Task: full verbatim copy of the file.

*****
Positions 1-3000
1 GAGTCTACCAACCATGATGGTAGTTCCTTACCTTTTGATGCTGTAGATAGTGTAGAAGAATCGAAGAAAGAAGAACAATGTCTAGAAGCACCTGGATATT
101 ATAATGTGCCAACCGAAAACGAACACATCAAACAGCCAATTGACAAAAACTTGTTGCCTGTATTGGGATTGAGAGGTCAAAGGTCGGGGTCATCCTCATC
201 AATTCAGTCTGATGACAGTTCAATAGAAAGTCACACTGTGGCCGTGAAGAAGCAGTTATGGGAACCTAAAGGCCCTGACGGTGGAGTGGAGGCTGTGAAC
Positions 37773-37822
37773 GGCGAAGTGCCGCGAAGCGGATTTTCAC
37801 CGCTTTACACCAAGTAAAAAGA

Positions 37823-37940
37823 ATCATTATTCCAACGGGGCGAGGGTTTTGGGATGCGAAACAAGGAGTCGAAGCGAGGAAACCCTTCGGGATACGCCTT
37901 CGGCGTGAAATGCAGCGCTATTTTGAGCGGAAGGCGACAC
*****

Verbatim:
Positions 1-3000
1 GAGTCTACCAACCATGATGGTAGTTCCTTACCTTTTGATGCTGTAGATAGTGTAGAAGAATCGAAGAAAGAAGAACAATGTCTAGAAGCACCTGGATATT
101 ATAATGTGCCAACCGAAAACGAACACATCAAACAGCCAATTGACAAAAACTTGTTGCCTGTATTGGGATTGAGAGGTCAAAGGTCGGGGTCATCCTCATC
201 AATTCAGTCTGATGACAGTTCAATAGAAAGTCACACTGTGGCCGTGAAGAAGCAGTTATGGGAACCTAAAGGCCCTGACGGTGGAGTGGAGGCTGTGAAC
Positions 37773-37822
37773 GGCGAAGTGCCGCGAAGCGGATTTTCAC
37801 CGCTTTACACCAAGTAAAAAGA

Positions 37823-37940
37823 ATCATTATTCCAACGGGGCGAGGGTTTTGGGATGCGAAACAAGGAGTCGAAGCGAGGAAACCCTTCGGGATACGCCTT
37901 CGGCGTGAAATGCAGCGCTATTTTGAGCGGAAGGCGACAC